If you’re unfamiliar with the work of playwright Tracy Letts (‘Bug’, ‘Killer Joe’), try imagining a cross between Tennessee Williams, Jerry Springer and Jeremy Clarkson. The 2007 Pulitzer Prize-winner ‘August: Osage County’ is textbook Letts: this star-studded loopy melodrama is brash, foul-mouthed, self-consciously offensive, intermittently insightful and has a gaping hole where its heart should be. That said, if you enjoy improbable plot twists, overcooked dialogue and Hollywood legends champing on scenery, this adaptation is a highly entertaining slice of American Gothic.
Meryl Streep plays Violet Weston, the shambolic, pill-popping matriarch of an old-school Oklahoma family who beckons her three daughters – angry Barbara (Julia Roberts), trashy Karen (Juliette Lewis) and obedient Ivy (Julianne Nicholson) – back home when their father goes missing. It’s not long before wounds are reopened, dark secrets come to light and everyone starts yelling at everyone else.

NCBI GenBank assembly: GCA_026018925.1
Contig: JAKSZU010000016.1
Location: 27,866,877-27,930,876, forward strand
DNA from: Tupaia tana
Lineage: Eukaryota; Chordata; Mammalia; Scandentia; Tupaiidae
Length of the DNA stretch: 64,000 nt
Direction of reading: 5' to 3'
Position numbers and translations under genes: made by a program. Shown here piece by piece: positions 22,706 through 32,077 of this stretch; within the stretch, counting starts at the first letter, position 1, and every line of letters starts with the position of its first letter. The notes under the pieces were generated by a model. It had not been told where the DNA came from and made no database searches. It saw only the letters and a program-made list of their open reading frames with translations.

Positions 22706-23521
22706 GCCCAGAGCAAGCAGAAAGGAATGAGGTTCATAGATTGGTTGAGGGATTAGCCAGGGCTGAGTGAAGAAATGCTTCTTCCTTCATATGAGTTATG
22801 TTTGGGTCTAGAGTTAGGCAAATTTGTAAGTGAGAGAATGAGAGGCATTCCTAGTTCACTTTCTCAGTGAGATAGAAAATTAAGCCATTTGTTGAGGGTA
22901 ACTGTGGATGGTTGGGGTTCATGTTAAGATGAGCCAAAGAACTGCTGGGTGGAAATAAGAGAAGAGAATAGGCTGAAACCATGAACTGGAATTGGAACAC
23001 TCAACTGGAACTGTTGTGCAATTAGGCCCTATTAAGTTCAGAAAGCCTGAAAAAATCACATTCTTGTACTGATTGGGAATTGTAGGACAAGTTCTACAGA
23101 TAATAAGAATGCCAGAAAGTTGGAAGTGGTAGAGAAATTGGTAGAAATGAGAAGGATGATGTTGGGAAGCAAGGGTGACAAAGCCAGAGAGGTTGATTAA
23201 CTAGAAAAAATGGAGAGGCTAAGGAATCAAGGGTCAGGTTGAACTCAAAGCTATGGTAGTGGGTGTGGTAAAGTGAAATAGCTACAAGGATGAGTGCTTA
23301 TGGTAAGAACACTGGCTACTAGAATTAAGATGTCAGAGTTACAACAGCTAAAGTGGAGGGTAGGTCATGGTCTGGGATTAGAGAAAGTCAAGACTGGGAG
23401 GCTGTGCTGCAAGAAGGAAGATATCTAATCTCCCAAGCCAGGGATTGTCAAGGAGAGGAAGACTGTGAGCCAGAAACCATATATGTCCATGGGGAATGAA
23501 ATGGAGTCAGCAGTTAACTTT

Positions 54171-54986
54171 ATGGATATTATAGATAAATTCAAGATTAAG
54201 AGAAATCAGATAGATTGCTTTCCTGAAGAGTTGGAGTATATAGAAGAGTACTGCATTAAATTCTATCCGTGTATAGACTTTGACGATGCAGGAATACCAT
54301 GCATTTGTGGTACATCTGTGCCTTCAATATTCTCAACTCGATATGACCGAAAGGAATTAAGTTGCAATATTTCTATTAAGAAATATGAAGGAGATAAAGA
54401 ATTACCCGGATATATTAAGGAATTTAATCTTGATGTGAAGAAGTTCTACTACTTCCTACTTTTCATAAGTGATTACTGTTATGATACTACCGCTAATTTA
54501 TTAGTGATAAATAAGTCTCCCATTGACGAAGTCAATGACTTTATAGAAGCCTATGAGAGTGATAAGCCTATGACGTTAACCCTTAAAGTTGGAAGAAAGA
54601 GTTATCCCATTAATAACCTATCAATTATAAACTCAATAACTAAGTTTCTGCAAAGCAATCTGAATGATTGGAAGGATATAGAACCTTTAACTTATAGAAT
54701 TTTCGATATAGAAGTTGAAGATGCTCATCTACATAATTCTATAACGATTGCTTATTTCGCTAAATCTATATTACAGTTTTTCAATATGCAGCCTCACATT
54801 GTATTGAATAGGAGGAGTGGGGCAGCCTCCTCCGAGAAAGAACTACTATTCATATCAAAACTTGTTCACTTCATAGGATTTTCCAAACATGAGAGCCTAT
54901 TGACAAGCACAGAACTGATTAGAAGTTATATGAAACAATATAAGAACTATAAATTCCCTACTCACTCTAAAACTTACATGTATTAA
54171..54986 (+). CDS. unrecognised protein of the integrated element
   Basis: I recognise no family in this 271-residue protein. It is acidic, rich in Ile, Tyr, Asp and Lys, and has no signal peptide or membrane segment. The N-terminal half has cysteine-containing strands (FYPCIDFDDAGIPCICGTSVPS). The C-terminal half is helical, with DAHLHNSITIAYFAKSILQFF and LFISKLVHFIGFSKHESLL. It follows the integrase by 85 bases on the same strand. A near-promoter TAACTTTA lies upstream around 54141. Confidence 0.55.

Streep is clearly having a whale of a time as the ultimate gone-to-seed grand-dame; manipulating her hapless family like chess pieces in some twisted game. But Roberts gives her all, too, bellowing expletives like a seasoned pro (‘Eat the fish, bitch!’). In fact, it’s tempting to see this as Roberts’s audition to be the next go-to gal for meaty older-lady roles when Meryl finally hangs up her spurs. This is by no means a good film – it’s far too crass and silly – but thanks to a remarkable cast, it is a very enjoyable one.